A Bristol-based charity launched a new report today into the key factors that make up a ‘thriving’ local area - and it goes beyond a narrow focus on gross domestic product.
GDP is the traditional way of measuring development in a country, region or city. It is a monetary measure of the market value of all final goods and services produced within a given period.
However, it has been criticised for being a very narrow way of assessing development. At last month’s World Economic Forum, for example, the economist Diane Coyle criticised its disregard for environmental impacts.
Oxfam also published a report recently which revealed that 82% of all the wealth created in 2017 went to the top 1% of earners.
The Bristol charity Happy City has published a comprehensive analysis into how well local authorities are doing at creating the conditions needed for people to thrive.
The Thriving Places Index goes beyond GDP and argues thriving places require investment in a range of areas, including mental and physical health, work and the local economy, education and learning opportunities, the qualities of the place and its environment, and the connections between people and community.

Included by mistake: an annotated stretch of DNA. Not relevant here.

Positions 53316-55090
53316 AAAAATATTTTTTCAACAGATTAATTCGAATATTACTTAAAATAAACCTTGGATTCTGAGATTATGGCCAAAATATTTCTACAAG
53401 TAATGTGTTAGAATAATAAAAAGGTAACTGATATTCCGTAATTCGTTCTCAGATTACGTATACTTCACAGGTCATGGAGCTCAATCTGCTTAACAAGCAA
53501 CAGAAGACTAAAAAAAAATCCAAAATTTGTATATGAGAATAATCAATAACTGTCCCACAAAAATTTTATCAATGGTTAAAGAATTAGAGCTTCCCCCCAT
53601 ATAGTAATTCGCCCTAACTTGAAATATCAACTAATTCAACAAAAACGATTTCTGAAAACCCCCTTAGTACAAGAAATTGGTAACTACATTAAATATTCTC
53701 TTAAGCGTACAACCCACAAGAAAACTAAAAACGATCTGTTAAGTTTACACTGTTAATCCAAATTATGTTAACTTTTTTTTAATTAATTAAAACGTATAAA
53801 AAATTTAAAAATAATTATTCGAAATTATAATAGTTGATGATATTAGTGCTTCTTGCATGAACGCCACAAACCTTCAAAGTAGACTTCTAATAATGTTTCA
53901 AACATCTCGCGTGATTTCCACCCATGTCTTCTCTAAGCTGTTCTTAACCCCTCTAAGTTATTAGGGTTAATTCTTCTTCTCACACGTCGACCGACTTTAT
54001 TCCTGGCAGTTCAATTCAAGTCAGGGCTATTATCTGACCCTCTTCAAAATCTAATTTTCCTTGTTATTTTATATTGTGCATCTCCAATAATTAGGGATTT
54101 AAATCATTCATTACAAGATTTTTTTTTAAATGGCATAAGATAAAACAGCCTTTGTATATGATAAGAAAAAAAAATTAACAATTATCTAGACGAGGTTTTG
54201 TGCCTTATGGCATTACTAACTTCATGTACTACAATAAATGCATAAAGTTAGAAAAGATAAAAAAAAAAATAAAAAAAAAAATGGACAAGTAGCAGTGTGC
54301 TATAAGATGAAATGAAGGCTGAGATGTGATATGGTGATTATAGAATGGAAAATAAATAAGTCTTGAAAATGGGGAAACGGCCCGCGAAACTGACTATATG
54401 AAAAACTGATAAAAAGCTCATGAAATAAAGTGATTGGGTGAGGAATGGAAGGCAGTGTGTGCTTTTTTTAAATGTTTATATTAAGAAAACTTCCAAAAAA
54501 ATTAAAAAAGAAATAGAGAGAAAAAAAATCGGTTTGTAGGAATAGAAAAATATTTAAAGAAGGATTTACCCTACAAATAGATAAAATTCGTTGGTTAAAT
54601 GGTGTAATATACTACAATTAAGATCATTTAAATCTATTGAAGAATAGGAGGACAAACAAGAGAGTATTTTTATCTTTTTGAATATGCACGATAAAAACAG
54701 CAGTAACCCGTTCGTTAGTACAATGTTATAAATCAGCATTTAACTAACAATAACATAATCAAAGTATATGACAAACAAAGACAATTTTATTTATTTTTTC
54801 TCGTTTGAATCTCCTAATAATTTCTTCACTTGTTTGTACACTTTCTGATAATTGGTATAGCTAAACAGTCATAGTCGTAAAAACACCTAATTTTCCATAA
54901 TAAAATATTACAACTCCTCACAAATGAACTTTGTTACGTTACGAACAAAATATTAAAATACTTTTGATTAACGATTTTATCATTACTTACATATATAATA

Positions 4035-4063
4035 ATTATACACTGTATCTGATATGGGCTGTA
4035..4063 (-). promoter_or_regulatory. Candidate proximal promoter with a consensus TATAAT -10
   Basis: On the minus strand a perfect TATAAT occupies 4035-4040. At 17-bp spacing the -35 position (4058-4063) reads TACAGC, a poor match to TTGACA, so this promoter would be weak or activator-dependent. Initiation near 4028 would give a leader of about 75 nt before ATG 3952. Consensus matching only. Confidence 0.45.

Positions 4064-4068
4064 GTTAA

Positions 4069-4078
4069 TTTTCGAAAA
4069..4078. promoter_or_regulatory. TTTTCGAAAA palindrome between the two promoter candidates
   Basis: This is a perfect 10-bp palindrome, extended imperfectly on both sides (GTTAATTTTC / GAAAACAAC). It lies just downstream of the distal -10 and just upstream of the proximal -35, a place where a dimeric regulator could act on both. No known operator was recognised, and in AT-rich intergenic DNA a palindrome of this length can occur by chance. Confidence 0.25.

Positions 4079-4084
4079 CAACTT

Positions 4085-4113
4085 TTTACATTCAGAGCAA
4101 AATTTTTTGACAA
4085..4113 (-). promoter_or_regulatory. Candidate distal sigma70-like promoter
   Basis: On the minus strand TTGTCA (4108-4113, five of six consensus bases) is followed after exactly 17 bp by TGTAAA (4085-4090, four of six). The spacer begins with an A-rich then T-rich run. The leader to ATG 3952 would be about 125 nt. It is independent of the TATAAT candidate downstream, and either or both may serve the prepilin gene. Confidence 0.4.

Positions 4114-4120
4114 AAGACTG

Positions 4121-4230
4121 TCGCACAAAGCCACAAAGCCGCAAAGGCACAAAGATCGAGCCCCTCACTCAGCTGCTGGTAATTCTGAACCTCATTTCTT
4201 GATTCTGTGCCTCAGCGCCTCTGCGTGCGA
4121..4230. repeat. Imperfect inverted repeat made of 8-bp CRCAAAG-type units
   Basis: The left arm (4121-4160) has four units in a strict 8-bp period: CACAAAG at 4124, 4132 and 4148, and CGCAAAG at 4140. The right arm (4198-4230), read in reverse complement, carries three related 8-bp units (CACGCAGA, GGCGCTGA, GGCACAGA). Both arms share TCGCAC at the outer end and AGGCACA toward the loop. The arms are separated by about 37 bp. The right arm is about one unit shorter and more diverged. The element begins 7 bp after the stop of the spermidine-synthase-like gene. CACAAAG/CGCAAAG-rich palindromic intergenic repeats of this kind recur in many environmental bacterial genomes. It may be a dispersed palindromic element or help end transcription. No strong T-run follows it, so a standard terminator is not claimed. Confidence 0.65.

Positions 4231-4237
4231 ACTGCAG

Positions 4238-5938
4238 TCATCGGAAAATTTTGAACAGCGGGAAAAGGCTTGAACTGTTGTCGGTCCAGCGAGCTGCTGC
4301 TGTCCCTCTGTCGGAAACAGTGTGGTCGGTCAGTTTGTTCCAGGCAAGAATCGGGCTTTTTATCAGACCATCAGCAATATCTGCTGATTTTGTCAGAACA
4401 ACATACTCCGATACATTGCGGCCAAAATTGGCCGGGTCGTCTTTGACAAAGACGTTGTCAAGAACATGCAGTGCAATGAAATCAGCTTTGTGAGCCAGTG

It assesses data from 150 councils in England against three main categories: local conditions, sustainability, and equality. These are supported by 48 separate indicators including health, education, and work.
Overall it revealed stark divides between the North and the South, and between urban and rural areas.
It found the North East was the lowest performing for local conditions and sustainability, as well as the second lowest for equality. It also found all 11 local authorities with the lowest scores for local conditions are urban.
Three local authorities in the South East of England - Wokingham, Buckinghamshire and Surrey - top the table for local conditions. London boroughs Tower Hamlets, Newham and Luton form the top three for sustainability.
However, Bath & North East Somerset is the highest scoring local authority overall as the only area to achieve an above average score for all three main indicators.
‘We are ten years on from an economic crisis that highlighted fatal flaws at the heart of our economy, yet we haven’t seen the systemic changes needed to tackle them,’ said Liz Zeidler, founding director of Happy City.
‘Rising inequality and climate chaos are clear alarm bells that tell us the current system is no longer fit for purpose, so we decided to take matters into our own hands and come up with a model that measures what matters.
‘The Index is a practical tool, that can be used right now, to help leaders who want to ensure the sum of their efforts - in every sector - is a better quality of life for people now and in the future.’ Link: https://s3.eu-west-2.amazonaws.com/hcindex-files/docs/THRIVING_PLACES_INDEX_FULL_REPORT_FINAL.pdf